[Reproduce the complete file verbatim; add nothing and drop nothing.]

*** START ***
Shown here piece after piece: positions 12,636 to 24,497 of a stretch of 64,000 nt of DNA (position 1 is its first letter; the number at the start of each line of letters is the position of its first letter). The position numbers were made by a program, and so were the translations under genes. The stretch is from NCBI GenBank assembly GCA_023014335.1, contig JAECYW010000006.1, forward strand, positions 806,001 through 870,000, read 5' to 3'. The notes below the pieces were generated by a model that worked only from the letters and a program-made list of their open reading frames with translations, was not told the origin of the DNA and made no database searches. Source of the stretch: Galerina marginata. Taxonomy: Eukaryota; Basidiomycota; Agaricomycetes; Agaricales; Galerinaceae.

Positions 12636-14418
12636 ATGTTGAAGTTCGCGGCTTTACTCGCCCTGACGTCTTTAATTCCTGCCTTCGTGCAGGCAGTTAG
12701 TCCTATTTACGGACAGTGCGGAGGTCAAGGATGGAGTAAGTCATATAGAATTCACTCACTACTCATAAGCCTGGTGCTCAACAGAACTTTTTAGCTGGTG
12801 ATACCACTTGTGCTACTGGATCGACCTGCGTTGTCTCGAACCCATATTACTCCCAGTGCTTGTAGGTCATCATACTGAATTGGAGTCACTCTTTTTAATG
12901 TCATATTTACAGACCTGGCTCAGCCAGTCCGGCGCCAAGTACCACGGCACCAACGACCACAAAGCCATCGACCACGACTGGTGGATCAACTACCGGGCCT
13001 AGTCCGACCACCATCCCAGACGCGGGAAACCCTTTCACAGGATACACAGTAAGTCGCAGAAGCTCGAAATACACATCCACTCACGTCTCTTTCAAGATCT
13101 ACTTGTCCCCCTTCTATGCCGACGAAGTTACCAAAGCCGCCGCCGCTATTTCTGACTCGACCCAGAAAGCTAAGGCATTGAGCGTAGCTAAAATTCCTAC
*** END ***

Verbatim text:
Shown here piece after piece: positions 12,636 to 24,497 of a stretch of 64,000 nt of DNA (position 1 is its first letter; the number at the start of each line of letters is the position of its first letter). The position numbers were made by a program, and so were the translations under genes. The stretch is from NCBI GenBank assembly GCA_023014335.1, contig JAECYW010000006.1, forward strand, positions 806,001 through 870,000, read 5' to 3'. The notes below the pieces were generated by a model that worked only from the letters and a program-made list of their open reading frames with translations, was not told the origin of the DNA and made no database searches. Source of the stretch: Galerina marginata. Taxonomy: Eukaryota; Basidiomycota; Agaricomycetes; Agaricales; Galerinaceae.

Positions 12636-14418
12636 ATGTTGAAGTTCGCGGCTTTACTCGCCCTGACGTCTTTAATTCCTGCCTTCGTGCAGGCAGTTAG
12701 TCCTATTTACGGACAGTGCGGAGGTCAAGGATGGAGTAAGTCATATAGAATTCACTCACTACTCATAAGCCTGGTGCTCAACAGAACTTTTTAGCTGGTG
12801 ATACCACTTGTGCTACTGGATCGACCTGCGTTGTCTCGAACCCATATTACTCCCAGTGCTTGTAGGTCATCATACTGAATTGGAGTCACTCTTTTTAATG
12901 TCATATTTACAGACCTGGCTCAGCCAGTCCGGCGCCAAGTACCACGGCACCAACGACCACAAAGCCATCGACCACGACTGGTGGATCAACTACCGGGCCT
13001 AGTCCGACCACCATCCCAGACGCGGGAAACCCTTTCACAGGATACACAGTAAGTCGCAGAAGCTCGAAATACACATCCACTCACGTCTCTTTCAAGATCT
13101 ACTTGTCCCCCTTCTATGCCGACGAAGTTACCAAAGCCGCCGCCGCTATTTCTGACTCGACCCAGAAAGCTAAGGCATTGAGCGTAGCTAAAATTCCTAC